For me this is a very interesting argument, and I agree to an extent. However, these are the games I am planning to get from e3 1. Hitman 2. The last of us 3. dishonoured 4. Sleeping dogs 5. Tomb raider 6. Watch dogs And maybe sly cooper As you'll notice most of them are in fact violent video games. However, the games that I want to download from the Xbox live market place, are almost all platform games (I love platform games and I love rayman, crash bandicoot and little big planet) why do I like these violent games as well though, well because I don't play them because I just want violence, because of I wanted that I would simply go on grand theft auto and simply mess about and cause as much violence as possible. But I don't want to do that and never wish to in video games. I play various games from various genres, simply because of how I see video games. Video games to me allow me to simply leave the real world behind me for a couple of hours at a time, and go on various adventures and journeys. I personally thrive on creativity, and a virtual reality is a great example of creativity. And so when playing a video game I only ever look for new ways to show creativity through video games. If they happen to be violent in the process, then I'm fine with that because it's all part of going on a other journey or adventure and a thrill ride. Hitman to me isnt just violence for the wak eof it, as it's stealth, you can be brutal and not make a noise so it's toned down in a sense. after playing Batman Arkham asylum and Arkham city (possibly my favourite two games with non brutal stealth Becaus batman doesn't kill) I have really been into new ways of showing and playing stealh missions. Hitman just happens to be more brutal than batman. The last of us is all about survival, so I'm hopeful that they will only put you in sitioations where you have to do what you have to do just to survive, and not just for the sake of it. They may even give you the chance to choose a less brutal path. Then dishonoured and it's another assassin game. This I play not only for the stealth but also the powers and abilities.the developers have even said that you will have to sometimes be head on and brutal, but part of the stealth is being subtle obviously, so you have to be a lot less direct they also said that they wanted to try and make the game free enough so that it pleases all sorts of players, including the ones who don't want to be brutal, like me. Both Hitman and this are really creative gams in terms of creative ways to stealthily get a job done. I love how you have to think about your strategy and that's why I play it. I don't play it to kill and would be a lot more happy If you were just stunning the enemies rather than killing them. Also the last if us I will play to see all the creative survival strategies, not just to be brutal. I was actually a bit shocked when the main cheer was when Joel smashed the guys head of the table, Becaus that dies g e the impression that the gamers are only satisfied when they see an play the brutal parts. Then sleeping dogs. This I want to play because of the free flowing combat, like what get in the batman games. Because like with batman, your agility makes you feel powerful in the game, not necessarily brutal. Other than that the cars and bikes are a big hook for me because if the combination between fighting, shooting and driving. I love games with variety. Just to throw it in there, I'm not particularly keen on call of duty because it's not that creative, it's all just the same thing and to me it's not forgot much variety. It's violent too but if It was creative I might play it for that reason, not for it's violence. Then Tomb raider. This game to me again has brilliant variety In Gameplay. Shooting, puzzle solving, survival combat, and other things like climbing. Again it's that real feel of adventure that you do feel when playing these games, like with uncharted you do feel like your playing through an incredible journey, and especially with the movie like cut scene/in game action cuts. Finally is watch dogs and I'm excited for this because of its unique concept of controlling the world around you and manipulating things strategically so you get the best results. And people were a bit disappointed that it has guns in it, but if the strategical control of the world and technology around you overshadows the violence, then It will be the perfect game and effect balance between brains and brawn. Lastly as I said I might get sly cooper because I lie that style of game Because platform game worlds are a,ways so colourful and creative and so can be brilliant for someone like me who gets a buzz from creative games! So that's why I don't mind that these games are violent, because I think that other elements to me overshadow them because of the way I play games, and the reason I play them In the fist place.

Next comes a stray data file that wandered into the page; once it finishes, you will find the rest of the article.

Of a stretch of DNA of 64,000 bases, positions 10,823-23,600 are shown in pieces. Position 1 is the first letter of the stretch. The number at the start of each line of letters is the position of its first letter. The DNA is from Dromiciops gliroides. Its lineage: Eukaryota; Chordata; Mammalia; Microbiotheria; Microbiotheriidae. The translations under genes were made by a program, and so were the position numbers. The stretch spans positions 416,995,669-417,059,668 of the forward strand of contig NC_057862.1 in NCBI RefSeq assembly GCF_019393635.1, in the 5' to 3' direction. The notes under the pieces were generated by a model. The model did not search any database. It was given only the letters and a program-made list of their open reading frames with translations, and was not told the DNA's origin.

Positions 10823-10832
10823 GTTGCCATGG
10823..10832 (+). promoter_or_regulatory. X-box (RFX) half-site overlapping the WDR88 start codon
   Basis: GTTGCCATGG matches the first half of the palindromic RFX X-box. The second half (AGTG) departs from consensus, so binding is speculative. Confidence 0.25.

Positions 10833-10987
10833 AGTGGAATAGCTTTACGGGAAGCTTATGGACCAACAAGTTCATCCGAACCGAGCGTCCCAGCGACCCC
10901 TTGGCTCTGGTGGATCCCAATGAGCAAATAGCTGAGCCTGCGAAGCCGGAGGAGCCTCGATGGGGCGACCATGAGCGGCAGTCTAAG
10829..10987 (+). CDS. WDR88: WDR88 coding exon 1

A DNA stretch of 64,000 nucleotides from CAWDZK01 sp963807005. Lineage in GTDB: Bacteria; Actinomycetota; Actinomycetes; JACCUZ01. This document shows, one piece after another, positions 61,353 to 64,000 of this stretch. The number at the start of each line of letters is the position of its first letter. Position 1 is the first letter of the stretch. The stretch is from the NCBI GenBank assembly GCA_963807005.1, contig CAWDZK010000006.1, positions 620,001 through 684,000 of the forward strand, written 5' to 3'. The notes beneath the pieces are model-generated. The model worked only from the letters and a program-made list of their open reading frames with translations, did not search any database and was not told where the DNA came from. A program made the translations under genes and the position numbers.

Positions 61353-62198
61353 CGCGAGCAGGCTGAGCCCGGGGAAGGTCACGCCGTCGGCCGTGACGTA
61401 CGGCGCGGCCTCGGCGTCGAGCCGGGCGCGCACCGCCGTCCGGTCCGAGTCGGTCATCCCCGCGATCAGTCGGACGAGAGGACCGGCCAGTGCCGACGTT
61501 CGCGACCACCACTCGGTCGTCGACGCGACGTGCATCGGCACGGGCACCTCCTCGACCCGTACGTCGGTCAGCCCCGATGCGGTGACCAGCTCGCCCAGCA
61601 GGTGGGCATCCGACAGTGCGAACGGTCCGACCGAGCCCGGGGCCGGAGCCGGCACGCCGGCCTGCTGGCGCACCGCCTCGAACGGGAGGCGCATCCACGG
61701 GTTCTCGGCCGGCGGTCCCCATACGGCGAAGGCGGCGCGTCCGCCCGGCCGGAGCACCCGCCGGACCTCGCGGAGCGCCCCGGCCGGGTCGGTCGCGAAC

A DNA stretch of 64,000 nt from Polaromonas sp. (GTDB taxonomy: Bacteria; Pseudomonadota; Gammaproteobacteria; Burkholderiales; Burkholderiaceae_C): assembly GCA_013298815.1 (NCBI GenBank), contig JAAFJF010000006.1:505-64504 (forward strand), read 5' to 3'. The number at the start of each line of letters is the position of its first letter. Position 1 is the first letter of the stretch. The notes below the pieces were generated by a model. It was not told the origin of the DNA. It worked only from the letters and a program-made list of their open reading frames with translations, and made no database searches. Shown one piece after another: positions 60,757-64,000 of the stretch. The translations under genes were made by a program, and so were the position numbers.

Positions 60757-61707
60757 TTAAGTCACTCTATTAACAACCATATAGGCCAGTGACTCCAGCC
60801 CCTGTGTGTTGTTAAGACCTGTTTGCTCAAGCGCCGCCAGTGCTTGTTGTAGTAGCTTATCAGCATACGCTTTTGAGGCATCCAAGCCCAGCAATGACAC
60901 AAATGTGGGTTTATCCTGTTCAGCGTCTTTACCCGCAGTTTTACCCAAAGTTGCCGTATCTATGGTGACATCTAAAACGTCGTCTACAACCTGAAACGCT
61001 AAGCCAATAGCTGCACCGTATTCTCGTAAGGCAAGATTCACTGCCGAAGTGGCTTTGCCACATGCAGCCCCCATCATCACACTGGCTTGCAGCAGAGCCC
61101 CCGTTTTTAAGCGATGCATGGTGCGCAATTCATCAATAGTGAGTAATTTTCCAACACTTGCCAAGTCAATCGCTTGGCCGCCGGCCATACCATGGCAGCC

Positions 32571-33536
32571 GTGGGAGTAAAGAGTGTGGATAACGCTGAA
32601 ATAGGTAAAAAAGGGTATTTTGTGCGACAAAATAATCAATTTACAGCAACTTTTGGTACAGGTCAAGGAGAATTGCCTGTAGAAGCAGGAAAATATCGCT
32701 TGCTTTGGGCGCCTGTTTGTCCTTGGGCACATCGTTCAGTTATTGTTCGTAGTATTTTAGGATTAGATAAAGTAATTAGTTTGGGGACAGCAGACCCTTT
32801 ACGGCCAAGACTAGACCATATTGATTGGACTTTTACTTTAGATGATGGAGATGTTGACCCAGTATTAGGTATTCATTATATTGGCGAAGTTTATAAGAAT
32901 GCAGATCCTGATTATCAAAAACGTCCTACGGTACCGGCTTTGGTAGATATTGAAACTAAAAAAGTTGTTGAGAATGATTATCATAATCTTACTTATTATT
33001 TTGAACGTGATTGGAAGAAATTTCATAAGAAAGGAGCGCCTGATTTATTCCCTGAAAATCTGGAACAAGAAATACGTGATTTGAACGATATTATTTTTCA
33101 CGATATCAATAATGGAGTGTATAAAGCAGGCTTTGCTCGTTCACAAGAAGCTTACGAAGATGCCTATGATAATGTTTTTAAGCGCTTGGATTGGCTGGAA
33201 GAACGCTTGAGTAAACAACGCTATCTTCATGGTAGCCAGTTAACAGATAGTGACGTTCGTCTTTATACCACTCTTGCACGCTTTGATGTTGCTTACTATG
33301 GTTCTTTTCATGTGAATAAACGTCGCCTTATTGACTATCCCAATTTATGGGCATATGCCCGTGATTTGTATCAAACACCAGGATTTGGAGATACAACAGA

@Joellevene I mostly agree with you with your main arguement. I like to play games mainly because of the story they tell. I can't help but be facinated by what people come up with. In the right context, violence can easily help characterize and tell a good story, be it serious or comedic, as long as it is done well.